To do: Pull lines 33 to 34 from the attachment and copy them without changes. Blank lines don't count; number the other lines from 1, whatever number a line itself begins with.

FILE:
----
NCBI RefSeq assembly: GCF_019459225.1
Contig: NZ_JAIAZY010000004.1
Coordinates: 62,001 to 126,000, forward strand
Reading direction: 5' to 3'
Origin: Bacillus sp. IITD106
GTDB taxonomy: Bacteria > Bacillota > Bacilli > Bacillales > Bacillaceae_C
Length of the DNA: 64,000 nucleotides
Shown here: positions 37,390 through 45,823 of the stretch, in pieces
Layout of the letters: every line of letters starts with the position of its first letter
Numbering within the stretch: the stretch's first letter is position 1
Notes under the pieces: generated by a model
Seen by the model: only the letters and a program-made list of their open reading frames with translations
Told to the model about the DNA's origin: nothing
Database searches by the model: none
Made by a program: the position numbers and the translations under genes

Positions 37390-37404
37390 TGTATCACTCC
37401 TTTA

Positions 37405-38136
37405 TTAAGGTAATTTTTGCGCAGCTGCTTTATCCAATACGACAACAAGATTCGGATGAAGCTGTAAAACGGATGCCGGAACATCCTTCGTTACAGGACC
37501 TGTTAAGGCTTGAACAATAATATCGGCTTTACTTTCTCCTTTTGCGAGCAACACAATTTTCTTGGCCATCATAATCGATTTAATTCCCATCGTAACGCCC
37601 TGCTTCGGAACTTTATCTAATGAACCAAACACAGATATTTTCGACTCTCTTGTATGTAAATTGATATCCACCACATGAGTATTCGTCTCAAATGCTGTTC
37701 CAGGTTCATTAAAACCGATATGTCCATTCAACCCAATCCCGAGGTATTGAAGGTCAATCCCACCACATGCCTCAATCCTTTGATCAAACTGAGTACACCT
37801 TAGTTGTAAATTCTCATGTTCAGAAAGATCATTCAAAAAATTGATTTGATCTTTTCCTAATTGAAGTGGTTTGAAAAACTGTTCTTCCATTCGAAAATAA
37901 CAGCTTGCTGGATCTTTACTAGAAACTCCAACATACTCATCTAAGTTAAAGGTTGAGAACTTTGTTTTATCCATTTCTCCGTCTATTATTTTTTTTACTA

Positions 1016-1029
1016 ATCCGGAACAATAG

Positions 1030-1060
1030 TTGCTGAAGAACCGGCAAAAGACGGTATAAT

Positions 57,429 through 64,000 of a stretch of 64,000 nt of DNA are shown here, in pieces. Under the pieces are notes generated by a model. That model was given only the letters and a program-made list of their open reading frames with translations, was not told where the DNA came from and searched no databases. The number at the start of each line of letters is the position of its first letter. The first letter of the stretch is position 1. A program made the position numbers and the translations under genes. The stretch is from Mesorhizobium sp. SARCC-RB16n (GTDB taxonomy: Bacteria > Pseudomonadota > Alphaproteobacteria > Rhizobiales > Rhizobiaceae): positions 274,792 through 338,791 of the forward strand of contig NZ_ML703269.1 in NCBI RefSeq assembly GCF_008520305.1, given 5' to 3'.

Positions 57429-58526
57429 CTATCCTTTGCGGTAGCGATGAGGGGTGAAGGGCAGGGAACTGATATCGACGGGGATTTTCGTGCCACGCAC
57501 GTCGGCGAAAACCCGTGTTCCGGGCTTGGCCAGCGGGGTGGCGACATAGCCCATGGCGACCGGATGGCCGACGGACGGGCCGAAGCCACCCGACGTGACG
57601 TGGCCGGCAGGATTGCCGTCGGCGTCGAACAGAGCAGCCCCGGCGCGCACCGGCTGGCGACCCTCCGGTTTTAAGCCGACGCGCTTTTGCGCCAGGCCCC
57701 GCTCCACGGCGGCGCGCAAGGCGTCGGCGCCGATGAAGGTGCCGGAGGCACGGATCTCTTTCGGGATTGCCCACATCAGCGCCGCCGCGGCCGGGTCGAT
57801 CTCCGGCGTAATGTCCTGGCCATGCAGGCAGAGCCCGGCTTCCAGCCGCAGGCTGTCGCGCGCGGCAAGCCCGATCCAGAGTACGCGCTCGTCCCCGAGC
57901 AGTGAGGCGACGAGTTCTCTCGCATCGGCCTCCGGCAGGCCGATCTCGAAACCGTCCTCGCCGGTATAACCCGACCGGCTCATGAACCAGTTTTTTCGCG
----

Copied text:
57501 GTCGGCGAAAACCCGTGTTCCGGGCTTGGCCAGCGGGGTGGCGACATAGCCCATGGCGACCGGATGGCCGACGGACGGGCCGAAGCCACCCGACGTGACG
57601 TGGCCGGCAGGATTGCCGTCGGCGTCGAACAGAGCAGCCCCGGCGCGCACCGGCTGGCGACCCTCCGGTTTTAAGCCGACGCGCTTTTGCGCCAGGCCCC